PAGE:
TALKING SPORT - Prescott’s courage can inspire us

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STEVE Prescott responded to being told he had terminal cancer by raising hundreds of thousands of pounds for others, with incredible acts of endurance.

Words fail me when I try and pay tribute to him. So instead, I’m using his own words, from an interview I did with him two years ago.

They are words which should inspire every one of us:

“It was shattering. To be told you won’t see your kids grow up is probably the worst thing that you could ever be told, I wouldn’t wish it on anyone. Can you imagine telling your parents you’re going to die? It was horrendous. I switched off at first, I just got into bed and I didn’t want to see anyone. Then Steve Crooks, the Hull assistant coach, came to see me and said, ‘Listen, you have two kids, deal with it. It doesn’t matter how long you have left, you have to live for that time’. That’s what I’ve done. I’m enjoying life. It’s made me appreciate what I’ve got, and realise that other people out there need help. Now I’m trying to inspire the sick and injured. I hope they see that I’ve got a terminal disease and what I’m trying to do, and if it inspires someone do something, it’s worth it.”

IF your only reason to watch the World Cup is to see who wins, then now is the best time to start watching.

But if so, you’ve missed out, because the competition has provided some breathtaking matches so far.

And a tip of the hat to Wiganer Steve McCormack, for masterminding Scotland’s wonderful success story.

About time this town had some sporting success to enjoy!

WHILE the likes of James McArthur, James McClean and Jean Beausejour will be away representing their countries this week, the vast majority of the Latics squad will be resting up after another hectic schedule both at home and abroad.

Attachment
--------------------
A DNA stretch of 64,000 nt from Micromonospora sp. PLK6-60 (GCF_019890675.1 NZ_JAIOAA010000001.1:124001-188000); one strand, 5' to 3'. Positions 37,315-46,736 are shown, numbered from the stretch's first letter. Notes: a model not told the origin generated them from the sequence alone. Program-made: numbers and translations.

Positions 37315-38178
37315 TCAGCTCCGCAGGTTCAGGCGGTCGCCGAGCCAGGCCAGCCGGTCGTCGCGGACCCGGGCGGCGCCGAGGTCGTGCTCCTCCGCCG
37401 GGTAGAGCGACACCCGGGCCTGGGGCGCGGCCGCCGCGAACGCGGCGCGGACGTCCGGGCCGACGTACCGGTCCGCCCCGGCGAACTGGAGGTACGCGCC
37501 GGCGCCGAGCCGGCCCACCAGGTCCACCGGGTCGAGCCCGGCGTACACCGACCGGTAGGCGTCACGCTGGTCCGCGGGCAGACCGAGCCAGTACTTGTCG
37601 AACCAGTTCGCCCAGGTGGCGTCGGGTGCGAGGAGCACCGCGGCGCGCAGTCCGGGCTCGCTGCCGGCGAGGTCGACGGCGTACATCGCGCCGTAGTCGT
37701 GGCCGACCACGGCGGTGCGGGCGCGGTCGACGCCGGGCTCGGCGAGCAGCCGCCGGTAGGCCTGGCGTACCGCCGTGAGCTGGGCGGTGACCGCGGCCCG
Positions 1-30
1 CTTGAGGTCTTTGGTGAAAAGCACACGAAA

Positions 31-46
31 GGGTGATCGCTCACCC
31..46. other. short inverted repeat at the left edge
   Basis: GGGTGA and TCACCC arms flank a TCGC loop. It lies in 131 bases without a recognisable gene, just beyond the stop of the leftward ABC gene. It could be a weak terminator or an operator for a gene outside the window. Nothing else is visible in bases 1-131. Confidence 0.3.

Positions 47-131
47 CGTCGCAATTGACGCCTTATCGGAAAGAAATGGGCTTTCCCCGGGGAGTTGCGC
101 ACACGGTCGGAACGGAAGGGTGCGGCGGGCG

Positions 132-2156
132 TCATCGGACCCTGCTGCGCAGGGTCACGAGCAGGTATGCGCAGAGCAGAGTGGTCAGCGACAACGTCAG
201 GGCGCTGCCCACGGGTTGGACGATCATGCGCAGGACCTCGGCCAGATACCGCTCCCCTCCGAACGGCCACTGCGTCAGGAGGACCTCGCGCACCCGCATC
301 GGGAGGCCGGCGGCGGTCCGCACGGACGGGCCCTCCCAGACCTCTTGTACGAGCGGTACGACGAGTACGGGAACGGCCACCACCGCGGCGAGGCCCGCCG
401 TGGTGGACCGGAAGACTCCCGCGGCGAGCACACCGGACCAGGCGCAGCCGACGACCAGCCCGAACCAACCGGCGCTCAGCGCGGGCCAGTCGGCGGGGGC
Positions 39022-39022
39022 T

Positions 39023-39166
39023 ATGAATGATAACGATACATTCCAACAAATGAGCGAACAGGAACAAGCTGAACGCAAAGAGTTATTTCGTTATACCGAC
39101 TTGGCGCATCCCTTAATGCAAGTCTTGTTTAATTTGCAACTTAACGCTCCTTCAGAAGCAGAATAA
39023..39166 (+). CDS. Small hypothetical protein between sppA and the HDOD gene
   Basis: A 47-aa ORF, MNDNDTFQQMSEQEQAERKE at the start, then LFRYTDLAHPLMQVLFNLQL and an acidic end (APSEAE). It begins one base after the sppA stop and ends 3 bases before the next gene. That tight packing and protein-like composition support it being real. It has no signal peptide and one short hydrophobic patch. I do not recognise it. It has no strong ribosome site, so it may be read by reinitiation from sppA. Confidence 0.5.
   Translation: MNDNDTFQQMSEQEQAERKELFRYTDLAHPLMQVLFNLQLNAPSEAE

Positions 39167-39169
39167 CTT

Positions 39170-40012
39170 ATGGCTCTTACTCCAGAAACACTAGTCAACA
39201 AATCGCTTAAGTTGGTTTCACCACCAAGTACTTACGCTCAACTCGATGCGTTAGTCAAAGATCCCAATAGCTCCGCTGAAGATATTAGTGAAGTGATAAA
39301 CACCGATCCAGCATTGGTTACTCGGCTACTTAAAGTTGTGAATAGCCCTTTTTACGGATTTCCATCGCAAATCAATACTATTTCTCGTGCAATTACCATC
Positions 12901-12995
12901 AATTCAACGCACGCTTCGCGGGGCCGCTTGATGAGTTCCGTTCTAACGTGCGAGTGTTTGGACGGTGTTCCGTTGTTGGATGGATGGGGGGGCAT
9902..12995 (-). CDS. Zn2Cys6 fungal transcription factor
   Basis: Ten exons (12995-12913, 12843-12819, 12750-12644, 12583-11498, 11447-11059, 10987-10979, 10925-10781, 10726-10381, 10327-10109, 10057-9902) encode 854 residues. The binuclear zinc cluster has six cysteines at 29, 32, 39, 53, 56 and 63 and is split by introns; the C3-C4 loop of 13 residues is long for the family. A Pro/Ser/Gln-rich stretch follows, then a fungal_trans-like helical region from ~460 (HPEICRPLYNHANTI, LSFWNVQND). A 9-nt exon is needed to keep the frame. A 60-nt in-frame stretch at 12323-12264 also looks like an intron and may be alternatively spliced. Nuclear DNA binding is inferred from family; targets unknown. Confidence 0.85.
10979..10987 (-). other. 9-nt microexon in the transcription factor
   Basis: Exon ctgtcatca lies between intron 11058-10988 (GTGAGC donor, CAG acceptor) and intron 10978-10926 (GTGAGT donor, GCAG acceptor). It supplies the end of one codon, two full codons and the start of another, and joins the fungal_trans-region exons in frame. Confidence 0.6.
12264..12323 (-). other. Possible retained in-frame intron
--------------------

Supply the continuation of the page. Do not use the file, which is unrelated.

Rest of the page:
Despite playing Saturday-Thursday-Sunday for what feels like most of the season, Latics would move into the play-off places if they win their game in hand against struggling Sheffield Wednesday.

They’re also handily placed to progress into the knockout stages of the Europa League, with two games to play – an achievement in anyone’s book.

MY colleague Paul Kendrick was clocking up the miles last week, jetting out to Russia to report on Latics’ European adventure and returning in time for their game at Yeovil.

He was back at his desk yesterday, telling us how cold it was on his adventure, telling us how he couldn’t understand a word the locals said, telling us how it was like travelling back in time 20 years. And that was just Yeovil.

I SAW the CCTV footage today of the Billy Slater attack. The attack which, according to his wife, “could have killed him”. I’m not joking when I say it was a mild slap on the back of his head. I’m pretty sure I’ve hit myself harder.

Possibly outside the same pub.

ZAK Hardaker left the England squad for “personal issues”. Only, it wasn’t due to personal issues, otherwise Leeds wouldn’t have fined him £2,500 and handed him a written warning.

Player-welfare is serious. Citing “personal issues” as an excuse is appalling.

I feel sorry for the next player who genuinely misses a match for a “personal issue” – fans may now think it’s just an excuse because he got drunk when he shouldn’t have.